No tax increase, at least not at this time.
Students in the Houston Independent School District can expect to see larger class sizes and fewer teachers, librarians and elective courses next year under the spending plan that trustees approved Thursday.
The $1.6 billion budget reflects a state funding shortfall affecting districts across Texas, although for HISD, the financial picture ended up better than predicted.
HISD Superintendent Terry Grier and board president Paula Harris had suggested over the last several months that raising the property tax rate was a possibility to balance the district’s budget.
But in the end, district officials decided to leave the tax rate alone and not dip into savings despite pleas from the district’s largest teachers association that more revenue could save hundreds of jobs and programs.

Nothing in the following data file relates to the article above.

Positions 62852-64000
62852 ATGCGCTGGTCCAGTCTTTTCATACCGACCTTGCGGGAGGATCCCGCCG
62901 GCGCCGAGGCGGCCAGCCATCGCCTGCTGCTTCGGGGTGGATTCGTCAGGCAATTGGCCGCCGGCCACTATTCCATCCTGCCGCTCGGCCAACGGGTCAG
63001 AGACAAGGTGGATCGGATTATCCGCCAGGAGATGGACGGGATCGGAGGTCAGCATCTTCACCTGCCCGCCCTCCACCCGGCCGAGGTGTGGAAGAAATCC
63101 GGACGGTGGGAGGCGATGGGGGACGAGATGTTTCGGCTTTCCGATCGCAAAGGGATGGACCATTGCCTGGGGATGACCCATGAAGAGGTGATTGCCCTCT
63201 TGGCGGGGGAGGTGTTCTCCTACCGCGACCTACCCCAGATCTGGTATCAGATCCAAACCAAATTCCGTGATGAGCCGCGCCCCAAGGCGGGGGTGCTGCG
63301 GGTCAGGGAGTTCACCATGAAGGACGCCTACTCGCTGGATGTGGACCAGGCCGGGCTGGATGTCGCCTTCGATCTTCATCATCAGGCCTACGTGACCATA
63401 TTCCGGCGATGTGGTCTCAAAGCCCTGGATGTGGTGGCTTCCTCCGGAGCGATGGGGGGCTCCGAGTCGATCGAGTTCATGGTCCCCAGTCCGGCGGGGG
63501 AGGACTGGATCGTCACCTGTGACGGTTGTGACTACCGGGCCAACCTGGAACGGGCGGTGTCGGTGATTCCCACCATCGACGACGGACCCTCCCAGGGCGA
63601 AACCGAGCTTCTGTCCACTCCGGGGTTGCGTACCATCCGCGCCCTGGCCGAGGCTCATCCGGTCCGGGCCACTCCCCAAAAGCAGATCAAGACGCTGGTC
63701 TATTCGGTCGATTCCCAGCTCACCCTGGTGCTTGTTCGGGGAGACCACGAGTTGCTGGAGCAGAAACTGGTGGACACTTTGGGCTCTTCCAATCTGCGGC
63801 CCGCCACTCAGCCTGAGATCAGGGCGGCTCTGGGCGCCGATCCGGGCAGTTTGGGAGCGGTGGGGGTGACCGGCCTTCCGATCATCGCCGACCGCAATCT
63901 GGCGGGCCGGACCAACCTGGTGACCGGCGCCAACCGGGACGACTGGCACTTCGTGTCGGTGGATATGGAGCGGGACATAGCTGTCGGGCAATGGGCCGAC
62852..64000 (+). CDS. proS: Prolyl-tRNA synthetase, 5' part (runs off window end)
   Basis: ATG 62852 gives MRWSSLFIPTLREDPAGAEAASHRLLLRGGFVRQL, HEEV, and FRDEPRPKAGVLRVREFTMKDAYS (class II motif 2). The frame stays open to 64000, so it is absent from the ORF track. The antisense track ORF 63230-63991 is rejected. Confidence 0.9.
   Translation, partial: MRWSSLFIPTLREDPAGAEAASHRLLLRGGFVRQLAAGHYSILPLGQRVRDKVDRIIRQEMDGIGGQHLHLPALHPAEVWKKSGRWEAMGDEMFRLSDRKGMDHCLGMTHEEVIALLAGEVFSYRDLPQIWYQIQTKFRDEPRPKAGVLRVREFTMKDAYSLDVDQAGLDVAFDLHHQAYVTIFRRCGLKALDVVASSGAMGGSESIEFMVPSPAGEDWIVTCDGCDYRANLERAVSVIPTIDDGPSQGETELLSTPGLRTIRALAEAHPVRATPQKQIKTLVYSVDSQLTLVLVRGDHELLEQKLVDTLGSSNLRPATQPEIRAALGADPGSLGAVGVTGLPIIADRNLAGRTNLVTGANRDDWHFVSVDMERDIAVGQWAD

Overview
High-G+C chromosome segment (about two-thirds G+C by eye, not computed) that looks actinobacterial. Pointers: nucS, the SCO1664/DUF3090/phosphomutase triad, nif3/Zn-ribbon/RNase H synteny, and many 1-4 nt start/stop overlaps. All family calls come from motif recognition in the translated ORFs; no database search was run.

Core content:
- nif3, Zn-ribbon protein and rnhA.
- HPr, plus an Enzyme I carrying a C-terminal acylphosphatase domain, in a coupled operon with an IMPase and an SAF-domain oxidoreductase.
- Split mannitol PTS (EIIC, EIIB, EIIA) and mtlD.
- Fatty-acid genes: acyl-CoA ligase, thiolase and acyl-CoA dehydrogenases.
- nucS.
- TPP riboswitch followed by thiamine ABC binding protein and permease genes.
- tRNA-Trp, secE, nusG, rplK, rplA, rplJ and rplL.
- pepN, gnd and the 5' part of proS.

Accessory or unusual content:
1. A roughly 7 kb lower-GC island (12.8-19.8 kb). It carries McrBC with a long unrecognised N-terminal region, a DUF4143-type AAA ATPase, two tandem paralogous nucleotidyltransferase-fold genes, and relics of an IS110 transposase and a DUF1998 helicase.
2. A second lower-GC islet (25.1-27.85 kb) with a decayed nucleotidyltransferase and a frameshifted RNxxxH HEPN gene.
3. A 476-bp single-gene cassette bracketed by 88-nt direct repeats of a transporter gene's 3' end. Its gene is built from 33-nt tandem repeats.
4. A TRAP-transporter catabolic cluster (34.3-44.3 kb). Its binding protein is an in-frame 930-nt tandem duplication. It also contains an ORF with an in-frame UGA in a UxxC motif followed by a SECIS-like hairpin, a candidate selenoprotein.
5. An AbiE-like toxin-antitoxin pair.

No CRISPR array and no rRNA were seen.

“We have an option to get more money. We’ve chosen not to do it,” Andy Dewey, the vice president of the Houston Federation of Teachers, said.
Due to the way the Legislature will be distributing the budget cuts to school districts, HISD will take a bigger hit for the school year starting in 2012 than it will for this year. As such, the trustees voted to bank the extra money they now have from cutting more than they needed to this year until then. As I said before, I think that’s a reasonable position to take, though I certainly won’t criticize anyone who thinks we should be spending it now to keep more people employed. I would suggest that if we are going to hold on to this cash and lay off more people than perhaps we really needed to, the goal for the next year should be to balance the budget without any further job losses. If that means a tax rate hike, then so be it. Hair Balls has more.